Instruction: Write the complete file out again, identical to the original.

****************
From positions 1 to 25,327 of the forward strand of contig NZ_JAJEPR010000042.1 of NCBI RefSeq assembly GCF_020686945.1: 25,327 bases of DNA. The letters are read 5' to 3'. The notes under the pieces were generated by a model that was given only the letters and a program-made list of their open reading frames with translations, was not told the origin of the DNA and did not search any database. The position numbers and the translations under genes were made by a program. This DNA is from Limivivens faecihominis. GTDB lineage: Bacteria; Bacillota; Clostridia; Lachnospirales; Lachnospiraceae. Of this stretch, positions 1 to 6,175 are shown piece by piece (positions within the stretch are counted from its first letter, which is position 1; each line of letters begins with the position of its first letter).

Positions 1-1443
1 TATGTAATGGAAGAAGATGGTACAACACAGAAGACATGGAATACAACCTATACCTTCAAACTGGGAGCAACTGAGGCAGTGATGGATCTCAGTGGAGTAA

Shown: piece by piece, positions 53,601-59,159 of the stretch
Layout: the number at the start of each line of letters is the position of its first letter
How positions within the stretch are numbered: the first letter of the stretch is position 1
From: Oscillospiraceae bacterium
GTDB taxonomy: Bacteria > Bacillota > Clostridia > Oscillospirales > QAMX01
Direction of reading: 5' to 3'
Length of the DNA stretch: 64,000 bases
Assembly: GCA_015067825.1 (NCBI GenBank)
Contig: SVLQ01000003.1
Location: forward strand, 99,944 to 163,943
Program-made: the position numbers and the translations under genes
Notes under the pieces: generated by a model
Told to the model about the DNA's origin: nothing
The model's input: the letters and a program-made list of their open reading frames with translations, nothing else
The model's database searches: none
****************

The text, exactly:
From positions 1 to 25,327 of the forward strand of contig NZ_JAJEPR010000042.1 of NCBI RefSeq assembly GCF_020686945.1: 25,327 bases of DNA. The letters are read 5' to 3'. The notes under the pieces were generated by a model that was given only the letters and a program-made list of their open reading frames with translations, was not told the origin of the DNA and did not search any database. The position numbers and the translations under genes were made by a program. This DNA is from Limivivens faecihominis. GTDB lineage: Bacteria; Bacillota; Clostridia; Lachnospirales; Lachnospiraceae. Of this stretch, positions 1 to 6,175 are shown piece by piece (positions within the stretch are counted from its first letter, which is position 1; each line of letters begins with the position of its first letter).

Positions 1-1443
1 TATGTAATGGAAGAAGATGGTACAACACAGAAGACATGGAATACAACCTATACCTTCAAACTGGGAGCAACTGAGGCAGTGATGGATCTCAGTGGAGTAA

Shown: piece by piece, positions 53,601-59,159 of the stretch
Layout: the number at the start of each line of letters is the position of its first letter
How positions within the stretch are numbered: the first letter of the stretch is position 1
From: Oscillospiraceae bacterium
GTDB taxonomy: Bacteria > Bacillota > Clostridia > Oscillospirales > QAMX01
Direction of reading: 5' to 3'
Length of the DNA stretch: 64,000 bases
Assembly: GCA_015067825.1 (NCBI GenBank)
Contig: SVLQ01000003.1
Location: forward strand, 99,944 to 163,943
Program-made: the position numbers and the translations under genes
Notes under the pieces: generated by a model
Told to the model about the DNA's origin: nothing
The model's input: the letters and a program-made list of their open reading frames with translations, nothing else
The model's database searches: none